The devil is in the actual analysis, of course, and for that you’re going to need to get hold of a copy of this issue of Dialogue (or pay for an electronic subscription). What I like about the article is that Randy provides some interesting, valid readings of Mormon films (both his own and a few from other critics) that relate back to his major arguments. However, I will offer up one more excerpt. This comes later in the article where Astle is exploring how Hamid Naficy’s characteristics of diasporic filmmakers (and their films) apply or don’t to the world of Mormon cinema. He writes:
The final and most important way in which Hamid Naficyâ€™s theories aid an understanding of Mormon cinema, however, is in relating themback toMormon society, including both the filmsâ€™ supporters and critics. The result is a much richer comprehension of how Mormon films function within their own social context. As mentioned, Mormon filmmakers are notmarginal or subaltern but interstitial, emanating from where dominant and minority groups interact: â€œTo be interstitial . . . is to operate both within and astride the cracks of the system, benefiting from its contradictions, anomalies, and heterogeneity.â€ This duality affects the thinking of all members of accented communities, not just the filmmakers; thus, most â€œethnic communities are highly sensitive to how they are represented by both . . . outsider and insider filmmakers. They often feel protective and proprietary about their â€˜image,â€™ sometimes even defensiveâ€”all of which forces accented filmmakers either to accede to the communityâ€™s self-perception and demands or to take an independent path at the expense of alienating the community and losing its support.â€ Naficy terms this dilemma â€œaccented cinemaâ€™s extraordinary burden of representation.â€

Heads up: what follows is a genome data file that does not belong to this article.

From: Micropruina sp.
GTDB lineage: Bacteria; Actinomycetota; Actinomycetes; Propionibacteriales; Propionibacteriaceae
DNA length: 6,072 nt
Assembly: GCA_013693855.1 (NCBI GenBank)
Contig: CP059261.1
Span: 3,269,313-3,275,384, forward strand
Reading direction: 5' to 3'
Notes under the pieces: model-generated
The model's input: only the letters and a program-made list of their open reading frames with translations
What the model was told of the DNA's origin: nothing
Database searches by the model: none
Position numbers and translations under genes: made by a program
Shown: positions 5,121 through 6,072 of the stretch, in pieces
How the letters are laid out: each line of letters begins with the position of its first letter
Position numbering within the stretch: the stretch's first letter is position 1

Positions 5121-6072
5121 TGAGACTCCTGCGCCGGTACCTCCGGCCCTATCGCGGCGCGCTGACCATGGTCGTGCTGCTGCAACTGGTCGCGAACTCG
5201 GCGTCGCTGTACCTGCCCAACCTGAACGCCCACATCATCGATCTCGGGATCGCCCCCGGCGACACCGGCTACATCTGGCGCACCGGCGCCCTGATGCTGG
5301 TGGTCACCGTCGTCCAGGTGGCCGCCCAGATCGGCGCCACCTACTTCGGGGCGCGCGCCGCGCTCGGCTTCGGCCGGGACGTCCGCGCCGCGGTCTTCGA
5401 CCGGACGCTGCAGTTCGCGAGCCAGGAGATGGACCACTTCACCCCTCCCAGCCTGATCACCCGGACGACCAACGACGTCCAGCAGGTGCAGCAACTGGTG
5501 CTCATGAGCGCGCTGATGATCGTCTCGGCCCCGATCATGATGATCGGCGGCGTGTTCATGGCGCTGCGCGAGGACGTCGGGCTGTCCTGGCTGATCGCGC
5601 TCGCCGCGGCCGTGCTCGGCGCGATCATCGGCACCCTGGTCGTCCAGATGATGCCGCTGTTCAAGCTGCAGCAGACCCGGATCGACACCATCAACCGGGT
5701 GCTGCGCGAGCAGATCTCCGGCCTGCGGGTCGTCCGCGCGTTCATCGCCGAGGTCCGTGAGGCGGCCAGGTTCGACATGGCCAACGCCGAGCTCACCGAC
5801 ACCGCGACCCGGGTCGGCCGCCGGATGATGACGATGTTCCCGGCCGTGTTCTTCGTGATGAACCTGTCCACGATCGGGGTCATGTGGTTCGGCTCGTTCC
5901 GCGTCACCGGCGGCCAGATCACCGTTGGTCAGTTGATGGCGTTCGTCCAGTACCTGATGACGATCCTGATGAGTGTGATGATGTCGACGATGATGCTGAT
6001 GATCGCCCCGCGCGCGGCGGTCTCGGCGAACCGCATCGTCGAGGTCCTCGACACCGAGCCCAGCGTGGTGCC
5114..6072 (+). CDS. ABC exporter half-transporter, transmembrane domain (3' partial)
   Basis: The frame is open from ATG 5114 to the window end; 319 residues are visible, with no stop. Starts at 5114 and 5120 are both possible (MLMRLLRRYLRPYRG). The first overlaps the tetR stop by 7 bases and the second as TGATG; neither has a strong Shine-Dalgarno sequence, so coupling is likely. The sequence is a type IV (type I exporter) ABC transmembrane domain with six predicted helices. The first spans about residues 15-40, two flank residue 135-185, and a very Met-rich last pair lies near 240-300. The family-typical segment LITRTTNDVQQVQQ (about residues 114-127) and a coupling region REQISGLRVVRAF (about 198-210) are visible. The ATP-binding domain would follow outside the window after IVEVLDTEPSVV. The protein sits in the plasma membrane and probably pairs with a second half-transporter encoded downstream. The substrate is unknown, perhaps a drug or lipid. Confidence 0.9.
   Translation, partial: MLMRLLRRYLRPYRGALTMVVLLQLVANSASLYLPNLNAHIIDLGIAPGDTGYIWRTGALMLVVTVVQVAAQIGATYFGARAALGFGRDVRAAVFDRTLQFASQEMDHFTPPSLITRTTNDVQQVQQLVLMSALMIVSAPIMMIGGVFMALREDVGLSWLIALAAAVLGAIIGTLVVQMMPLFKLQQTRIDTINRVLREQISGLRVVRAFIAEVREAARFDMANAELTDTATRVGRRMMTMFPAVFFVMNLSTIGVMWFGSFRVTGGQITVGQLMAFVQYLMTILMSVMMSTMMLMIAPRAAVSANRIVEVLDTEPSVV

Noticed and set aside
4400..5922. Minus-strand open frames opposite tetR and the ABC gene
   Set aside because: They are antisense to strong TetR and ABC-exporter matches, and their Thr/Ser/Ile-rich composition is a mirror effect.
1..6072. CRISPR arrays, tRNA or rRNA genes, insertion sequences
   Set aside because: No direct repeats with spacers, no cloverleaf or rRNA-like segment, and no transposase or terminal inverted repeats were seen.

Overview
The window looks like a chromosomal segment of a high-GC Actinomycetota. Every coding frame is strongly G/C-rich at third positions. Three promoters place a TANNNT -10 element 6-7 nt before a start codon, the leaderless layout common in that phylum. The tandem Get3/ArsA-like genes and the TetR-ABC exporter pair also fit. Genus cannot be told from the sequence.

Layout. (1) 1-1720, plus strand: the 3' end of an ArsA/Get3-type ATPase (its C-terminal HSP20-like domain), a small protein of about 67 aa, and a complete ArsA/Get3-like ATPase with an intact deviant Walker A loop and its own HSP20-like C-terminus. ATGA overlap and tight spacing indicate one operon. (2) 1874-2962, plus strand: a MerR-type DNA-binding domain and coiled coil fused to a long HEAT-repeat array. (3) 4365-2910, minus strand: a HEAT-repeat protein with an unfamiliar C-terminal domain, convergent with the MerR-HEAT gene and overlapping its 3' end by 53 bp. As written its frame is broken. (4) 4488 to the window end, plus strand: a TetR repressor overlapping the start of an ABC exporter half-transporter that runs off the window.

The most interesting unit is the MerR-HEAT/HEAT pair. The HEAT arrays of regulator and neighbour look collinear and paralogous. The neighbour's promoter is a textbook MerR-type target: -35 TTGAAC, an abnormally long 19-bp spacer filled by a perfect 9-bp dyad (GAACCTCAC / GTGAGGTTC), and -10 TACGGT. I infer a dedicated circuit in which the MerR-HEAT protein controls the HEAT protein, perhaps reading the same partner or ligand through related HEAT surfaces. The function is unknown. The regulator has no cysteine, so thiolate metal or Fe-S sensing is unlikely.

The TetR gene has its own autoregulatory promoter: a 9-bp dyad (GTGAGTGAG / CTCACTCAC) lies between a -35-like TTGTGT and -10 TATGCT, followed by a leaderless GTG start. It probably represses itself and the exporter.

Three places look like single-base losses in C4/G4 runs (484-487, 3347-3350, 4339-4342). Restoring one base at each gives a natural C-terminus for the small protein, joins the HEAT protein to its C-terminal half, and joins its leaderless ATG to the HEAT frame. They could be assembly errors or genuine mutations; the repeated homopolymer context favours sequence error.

Sound familiar to anyone? (And yes, Randy, goes on to talk about Richard Dutcher). This is just one aspect to his analysis, though, and it’s very much worth reading. Definitional criticism is not easy, it’s often controversial, and it tends to get a bit squishy in Mormon spheres because of the oddness of Mormon cultural identity.
Astle has taken his already fine and rather encyclopedic work in the field and applied some serious critical tools to it with this article, which solidly melds theory with specific examples. Well worth checking out, and one of the best pieces of Mormon narrative arts/literary criticism to come along in several years.
* Randy is not the field’s only film critic, but he is one of the most prolific and knowledgeable. See for example, his BYU Studies article Mormon Cinema on the Web.